LarrysImprovPage.com Blog

I'm Tony Miceli, and I'm a vibe player in Philadelphia, Pa. I play, teach and I run LarrysImprovPage.com.

Sunday, October 09, 2005

Check out this insight on the Miles Band

I recently did a vibe talk podcast with Wilson Moorman. I've emailed him for about a year now. He's a total historian. He knows so much! He plays classical percussion and jazz. He's worked with lots of people including Chick Corea, Ron Carter and Larry Young. Sooo anyway, he was telling me about Sam Rivers playing in the Miles band. Here's an excerpt from our email. I didn't know any of this.

If I were a Bell on track one of that CD has never ending III VI- II V cadences that extend the form in an experimental way. That group was so advanced!!!
Miles was very challenged by that band and Sam's "freedom" was a perfectly favorable contrast, since it was so unabashedly wild! Sam felt that Miles was too "straight" and conservative, but he enjoyed playing with Tony and Herbie. The 1st time I heard that new quintet live at the original Birdland was with Sam, and they were so hip until they nearly ran Miles off the bandstand, but he would always "front" by walking off the bandstand anyhow!!! Sam was then only slightly more conservative than Dolphy. After slamming Dolphy in a Downbeat blindfold test with 4-letter words, Miles begged Dolphy to join the band, and Dolphy probably told him to shove the trumpet up his arrogant pinstriped ass!!! Sam's "outness" prepared Miles for how Wayne would later solo in the last 2 years or so of that infamous acoustic quintet. Tony persuaded Miles to hire Sam until Miles could steal Wayne away from Art Blakey, because 'Trane recommended Wayne ahead of Joe Henderson, who was an occasional auxilliary. Wayne and Herbie would have everyone lay out on certain tunes and they would play extended stratospheric cadenzas before bringing everyone back in. There are some JMY CDs of bootleg Miles Davis Quintet performances with George Wein that are outrageously creatively abstract and all of these occurred after the sessions at the Plugged Nickel in Chicago, which, when I first met Herbie, he described as being "etherial". The player I knew the best, on a professional level, was Ron Carter. When I gigged with him and Mabern, his Fender basslines sounded and felt very acoustic. Ron was and is reclusively introverted, but he knew the whole scene like a mathematician in a chess match. I wasn't going to be dumb enough to ask him very personal questions about his former employer.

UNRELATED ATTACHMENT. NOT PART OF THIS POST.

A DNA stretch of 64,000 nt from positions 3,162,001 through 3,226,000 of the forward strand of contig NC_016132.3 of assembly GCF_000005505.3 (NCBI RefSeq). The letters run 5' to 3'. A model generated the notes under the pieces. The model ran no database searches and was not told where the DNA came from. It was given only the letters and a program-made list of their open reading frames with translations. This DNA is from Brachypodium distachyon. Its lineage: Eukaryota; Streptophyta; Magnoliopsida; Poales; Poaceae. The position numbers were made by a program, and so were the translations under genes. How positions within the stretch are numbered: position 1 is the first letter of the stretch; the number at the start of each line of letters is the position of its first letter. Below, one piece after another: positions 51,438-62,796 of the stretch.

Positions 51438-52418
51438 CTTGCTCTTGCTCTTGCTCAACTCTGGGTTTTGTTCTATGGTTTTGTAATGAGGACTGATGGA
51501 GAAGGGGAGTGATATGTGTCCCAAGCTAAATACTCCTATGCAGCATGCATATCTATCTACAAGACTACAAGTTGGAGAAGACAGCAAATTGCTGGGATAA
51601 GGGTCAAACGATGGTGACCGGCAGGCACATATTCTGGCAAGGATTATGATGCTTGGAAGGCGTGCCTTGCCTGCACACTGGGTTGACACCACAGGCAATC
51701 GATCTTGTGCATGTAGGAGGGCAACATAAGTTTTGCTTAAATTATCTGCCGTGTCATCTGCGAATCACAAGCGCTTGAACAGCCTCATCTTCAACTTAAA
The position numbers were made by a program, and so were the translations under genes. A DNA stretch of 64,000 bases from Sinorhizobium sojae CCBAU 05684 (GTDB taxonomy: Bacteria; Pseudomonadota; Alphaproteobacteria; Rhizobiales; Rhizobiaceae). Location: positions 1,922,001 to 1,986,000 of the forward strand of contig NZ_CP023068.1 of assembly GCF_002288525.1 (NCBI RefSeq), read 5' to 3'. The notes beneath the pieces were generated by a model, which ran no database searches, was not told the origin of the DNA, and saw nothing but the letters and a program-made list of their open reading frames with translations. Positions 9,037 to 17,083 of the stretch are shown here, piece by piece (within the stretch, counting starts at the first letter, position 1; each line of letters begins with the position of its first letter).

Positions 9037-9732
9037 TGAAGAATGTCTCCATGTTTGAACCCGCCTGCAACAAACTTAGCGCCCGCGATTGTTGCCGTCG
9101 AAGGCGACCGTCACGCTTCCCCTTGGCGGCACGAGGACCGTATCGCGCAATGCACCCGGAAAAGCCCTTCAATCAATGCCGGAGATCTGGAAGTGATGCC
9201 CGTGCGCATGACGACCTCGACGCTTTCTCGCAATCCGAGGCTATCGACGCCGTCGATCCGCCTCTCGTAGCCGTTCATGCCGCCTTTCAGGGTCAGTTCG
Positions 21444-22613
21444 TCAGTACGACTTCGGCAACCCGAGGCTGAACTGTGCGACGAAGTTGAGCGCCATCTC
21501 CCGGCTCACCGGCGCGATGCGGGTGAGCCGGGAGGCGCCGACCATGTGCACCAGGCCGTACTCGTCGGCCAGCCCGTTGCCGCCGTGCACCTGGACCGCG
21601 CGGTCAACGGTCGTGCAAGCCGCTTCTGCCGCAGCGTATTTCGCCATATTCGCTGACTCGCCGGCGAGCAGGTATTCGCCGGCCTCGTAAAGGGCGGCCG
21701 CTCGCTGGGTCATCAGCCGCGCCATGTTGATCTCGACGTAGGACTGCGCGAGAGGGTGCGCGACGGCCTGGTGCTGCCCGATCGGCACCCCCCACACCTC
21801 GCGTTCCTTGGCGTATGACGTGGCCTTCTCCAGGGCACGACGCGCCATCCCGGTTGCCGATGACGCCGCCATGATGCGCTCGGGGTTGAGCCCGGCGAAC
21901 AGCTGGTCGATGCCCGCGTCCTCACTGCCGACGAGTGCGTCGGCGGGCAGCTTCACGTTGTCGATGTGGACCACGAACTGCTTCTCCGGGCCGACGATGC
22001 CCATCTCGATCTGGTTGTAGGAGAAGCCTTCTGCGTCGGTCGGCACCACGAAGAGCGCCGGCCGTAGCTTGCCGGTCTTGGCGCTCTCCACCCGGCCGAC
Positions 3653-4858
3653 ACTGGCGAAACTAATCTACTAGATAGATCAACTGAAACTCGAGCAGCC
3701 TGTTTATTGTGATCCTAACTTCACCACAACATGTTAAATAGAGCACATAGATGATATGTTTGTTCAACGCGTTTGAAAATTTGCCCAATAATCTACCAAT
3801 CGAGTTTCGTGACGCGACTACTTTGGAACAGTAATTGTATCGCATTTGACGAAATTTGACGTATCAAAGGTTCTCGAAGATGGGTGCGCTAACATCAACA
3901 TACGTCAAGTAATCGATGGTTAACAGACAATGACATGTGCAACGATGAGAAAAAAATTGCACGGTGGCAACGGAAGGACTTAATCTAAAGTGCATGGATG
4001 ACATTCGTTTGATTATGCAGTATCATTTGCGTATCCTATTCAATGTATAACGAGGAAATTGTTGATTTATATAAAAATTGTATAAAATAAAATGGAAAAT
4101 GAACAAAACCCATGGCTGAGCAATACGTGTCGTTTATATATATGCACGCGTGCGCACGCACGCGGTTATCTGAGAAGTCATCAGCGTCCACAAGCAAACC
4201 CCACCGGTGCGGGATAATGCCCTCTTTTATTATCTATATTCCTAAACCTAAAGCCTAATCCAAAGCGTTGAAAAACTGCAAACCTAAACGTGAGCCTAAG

I'm almost positive that this scenario is accurate, but transferred details can easily get exaggerated.

0 Comments:

Post a Comment

Links to this post:

Create a Link

<< Home